Friday, August 29, 2008

The secret of becoming an Everyday Edison?

I am selected as an Everyday Edison at their season 3 casting call. And I am working with them for my inventions at their innovation station and I had my successes and failures. Although I may not the best person to provide tips on how to become a winner for their show or product search; I do have my own observations and conclusions. I can post it on Edison Nation or inventorspot yet I choose not to. I like to keep a lose secret so I don't create strong competitor out there. So if you see this, just keep it to yourself and use it for yourself.

First, let’s look their official selection requirements:
1) The product/idea must have mass market appeal.
2) The product/idea must have novelty in order to get IP protection.
3) The product/idea must be able to be developed within a year in their workshop.

I can’t stress enough on how important requirement 1 and 2 are; yet I am more interesting at how requirement 3 will work out.

They said a year; in fact it’s more like 3 months at engineer department, and 3 months at marketing to manufacturing. They spent 6 months on selection process itself and left very limited time to develop each product. One observation from Stephen Key, a famous inventor is quoted and also at link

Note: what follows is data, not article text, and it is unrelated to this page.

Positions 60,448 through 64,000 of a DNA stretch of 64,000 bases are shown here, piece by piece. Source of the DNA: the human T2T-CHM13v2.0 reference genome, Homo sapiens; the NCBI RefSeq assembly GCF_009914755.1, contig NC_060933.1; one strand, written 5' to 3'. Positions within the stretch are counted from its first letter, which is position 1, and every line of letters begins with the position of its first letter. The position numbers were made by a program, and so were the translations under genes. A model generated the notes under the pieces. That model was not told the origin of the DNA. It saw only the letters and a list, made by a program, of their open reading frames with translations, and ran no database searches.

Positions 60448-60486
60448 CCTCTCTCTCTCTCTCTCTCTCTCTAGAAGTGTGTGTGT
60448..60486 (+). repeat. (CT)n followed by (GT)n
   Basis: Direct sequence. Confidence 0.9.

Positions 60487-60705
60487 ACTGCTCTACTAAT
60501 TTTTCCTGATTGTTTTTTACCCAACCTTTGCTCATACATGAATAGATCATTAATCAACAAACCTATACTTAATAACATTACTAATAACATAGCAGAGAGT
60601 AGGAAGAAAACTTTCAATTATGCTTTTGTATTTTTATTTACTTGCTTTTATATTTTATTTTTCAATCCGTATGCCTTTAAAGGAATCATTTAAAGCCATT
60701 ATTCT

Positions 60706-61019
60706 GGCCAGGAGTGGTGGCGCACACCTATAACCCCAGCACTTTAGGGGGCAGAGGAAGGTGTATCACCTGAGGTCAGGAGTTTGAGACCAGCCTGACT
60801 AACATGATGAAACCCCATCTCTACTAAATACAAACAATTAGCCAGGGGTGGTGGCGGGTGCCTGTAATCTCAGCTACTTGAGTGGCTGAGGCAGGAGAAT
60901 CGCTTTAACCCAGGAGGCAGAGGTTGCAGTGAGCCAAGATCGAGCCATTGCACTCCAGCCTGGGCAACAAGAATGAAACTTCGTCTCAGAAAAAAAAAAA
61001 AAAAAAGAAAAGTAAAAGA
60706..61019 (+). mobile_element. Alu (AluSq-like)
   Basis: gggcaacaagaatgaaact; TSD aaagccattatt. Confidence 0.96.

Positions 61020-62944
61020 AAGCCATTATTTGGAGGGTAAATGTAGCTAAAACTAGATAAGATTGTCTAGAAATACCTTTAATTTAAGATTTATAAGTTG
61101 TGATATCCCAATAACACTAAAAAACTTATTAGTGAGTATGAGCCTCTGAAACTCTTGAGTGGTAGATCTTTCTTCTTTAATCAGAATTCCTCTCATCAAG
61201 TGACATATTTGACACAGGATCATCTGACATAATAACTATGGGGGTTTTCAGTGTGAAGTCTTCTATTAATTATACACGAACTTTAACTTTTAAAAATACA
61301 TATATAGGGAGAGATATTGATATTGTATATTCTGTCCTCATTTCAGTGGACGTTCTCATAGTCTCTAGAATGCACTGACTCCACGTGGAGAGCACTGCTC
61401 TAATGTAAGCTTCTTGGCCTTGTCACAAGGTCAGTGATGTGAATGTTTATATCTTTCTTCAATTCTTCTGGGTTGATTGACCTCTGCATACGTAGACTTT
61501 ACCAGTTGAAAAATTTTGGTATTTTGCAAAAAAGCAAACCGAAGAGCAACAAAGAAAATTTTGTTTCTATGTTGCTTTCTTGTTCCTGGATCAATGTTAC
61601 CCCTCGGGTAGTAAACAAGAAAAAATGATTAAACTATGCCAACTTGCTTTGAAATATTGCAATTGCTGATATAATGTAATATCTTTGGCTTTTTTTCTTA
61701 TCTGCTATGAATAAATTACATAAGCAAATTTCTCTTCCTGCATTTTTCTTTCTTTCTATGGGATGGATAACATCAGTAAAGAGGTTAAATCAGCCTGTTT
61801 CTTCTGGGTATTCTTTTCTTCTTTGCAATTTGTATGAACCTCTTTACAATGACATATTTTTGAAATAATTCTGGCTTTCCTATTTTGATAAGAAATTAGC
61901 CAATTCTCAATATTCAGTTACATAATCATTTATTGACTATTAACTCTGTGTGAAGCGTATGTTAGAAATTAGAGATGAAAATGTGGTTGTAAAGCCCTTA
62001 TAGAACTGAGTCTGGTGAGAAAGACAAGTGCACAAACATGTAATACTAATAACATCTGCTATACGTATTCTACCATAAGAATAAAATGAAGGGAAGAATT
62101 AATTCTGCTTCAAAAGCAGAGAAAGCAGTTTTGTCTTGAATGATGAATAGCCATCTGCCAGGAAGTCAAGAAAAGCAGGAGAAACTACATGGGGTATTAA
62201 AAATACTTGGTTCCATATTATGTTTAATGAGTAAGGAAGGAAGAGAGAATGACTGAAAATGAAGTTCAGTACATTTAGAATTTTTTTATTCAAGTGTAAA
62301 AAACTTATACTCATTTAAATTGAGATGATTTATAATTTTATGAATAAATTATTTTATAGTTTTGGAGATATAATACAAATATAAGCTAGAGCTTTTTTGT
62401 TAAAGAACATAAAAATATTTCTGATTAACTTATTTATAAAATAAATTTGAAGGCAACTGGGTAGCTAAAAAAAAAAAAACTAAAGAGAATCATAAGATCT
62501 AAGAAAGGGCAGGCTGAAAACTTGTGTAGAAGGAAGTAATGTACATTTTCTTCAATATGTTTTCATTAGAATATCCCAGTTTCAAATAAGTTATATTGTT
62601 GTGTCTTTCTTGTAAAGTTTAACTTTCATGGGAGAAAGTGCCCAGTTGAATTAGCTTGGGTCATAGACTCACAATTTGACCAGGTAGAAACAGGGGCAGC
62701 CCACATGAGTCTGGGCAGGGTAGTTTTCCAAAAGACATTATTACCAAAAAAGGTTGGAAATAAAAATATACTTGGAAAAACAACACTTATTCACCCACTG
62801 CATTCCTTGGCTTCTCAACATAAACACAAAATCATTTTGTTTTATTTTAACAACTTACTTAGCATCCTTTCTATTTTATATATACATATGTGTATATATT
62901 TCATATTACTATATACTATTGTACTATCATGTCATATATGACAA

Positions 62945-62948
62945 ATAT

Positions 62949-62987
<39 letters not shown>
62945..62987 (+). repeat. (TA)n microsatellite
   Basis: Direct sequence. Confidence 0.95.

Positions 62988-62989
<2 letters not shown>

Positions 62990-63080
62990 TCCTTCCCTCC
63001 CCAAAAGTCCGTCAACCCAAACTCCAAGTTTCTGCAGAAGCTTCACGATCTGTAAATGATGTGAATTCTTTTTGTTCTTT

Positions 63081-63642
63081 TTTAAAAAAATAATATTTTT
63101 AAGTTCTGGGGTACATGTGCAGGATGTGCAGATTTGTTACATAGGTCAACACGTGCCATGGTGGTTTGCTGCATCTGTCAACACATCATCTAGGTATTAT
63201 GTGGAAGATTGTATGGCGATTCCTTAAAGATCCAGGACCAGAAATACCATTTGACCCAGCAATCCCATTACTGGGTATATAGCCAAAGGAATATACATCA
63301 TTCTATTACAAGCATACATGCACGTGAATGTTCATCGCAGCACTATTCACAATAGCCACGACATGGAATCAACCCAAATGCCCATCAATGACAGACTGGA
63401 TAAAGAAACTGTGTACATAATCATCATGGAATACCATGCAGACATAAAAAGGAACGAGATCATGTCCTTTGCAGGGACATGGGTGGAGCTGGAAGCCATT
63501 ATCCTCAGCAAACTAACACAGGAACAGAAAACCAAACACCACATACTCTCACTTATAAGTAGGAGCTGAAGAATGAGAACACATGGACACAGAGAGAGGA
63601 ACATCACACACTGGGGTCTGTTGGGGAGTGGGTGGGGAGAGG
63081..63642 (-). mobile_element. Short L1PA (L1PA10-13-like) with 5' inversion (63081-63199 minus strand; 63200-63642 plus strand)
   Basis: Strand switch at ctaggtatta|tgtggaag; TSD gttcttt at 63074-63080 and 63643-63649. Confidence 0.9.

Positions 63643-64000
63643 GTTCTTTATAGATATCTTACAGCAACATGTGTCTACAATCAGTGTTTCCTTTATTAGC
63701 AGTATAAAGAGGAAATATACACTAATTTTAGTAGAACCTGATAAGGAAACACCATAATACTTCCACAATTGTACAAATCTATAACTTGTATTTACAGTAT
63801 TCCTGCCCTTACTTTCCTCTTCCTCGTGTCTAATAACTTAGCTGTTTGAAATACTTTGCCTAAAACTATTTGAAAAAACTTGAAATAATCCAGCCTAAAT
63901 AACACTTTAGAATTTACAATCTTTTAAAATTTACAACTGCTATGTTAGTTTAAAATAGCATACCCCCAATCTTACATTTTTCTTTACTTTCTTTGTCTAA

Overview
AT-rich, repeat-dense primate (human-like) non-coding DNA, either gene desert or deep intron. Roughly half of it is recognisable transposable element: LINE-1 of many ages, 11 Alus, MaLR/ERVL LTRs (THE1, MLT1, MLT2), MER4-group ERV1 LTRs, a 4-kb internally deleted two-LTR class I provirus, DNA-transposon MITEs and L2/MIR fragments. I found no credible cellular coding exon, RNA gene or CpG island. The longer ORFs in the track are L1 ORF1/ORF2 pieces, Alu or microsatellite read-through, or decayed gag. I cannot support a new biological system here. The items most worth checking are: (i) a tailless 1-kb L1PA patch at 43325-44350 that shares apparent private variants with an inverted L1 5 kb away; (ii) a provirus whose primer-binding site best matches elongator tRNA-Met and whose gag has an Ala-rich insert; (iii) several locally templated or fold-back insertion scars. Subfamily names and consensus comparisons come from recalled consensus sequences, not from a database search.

I noted that the products shared several important qualities. Each had a retail price that fell between $20 and $50. Additionally, only a single product was electronic. The remainder were extremely low-tech. EE’s development team (which is also featured on their website) simply doesn’t possess engineering skill needed to design and produce high-tech products. So, it appears clear that a product that is too expensive, too inexpensive, or too technological will not be selected.

Yes, I also noticed electronic is not their strong suit, they are good about wood or plastic, maybe some basic electrical; but not electronic. If there are some existing parts they can buy then maybe they can make it.
But why the $20-$50 comment? I think the reason is that they may become the vender of that product to their retailer customer. If a product only sells for $5 dollars in a mass production, do you think they want to go in and handle that kind of scale to make it economic sound? They are shooting for high profit margin and good profit in small to media quantity production. It would be best without any major investment.

And there is another piece of comment also from Steven:

The main focus of the TV show appears to be demonstrating the complex process that is required to bring a product to market, and especially how difficult it can be. EE wants to go look good – if you bring them a product that is already fairly finished or polished, part of the glory they seek is diminished. They want ideas they can actually mold and work on.

I think it’s also true for the TV show, but I am not so sure about live product search , but we will see.

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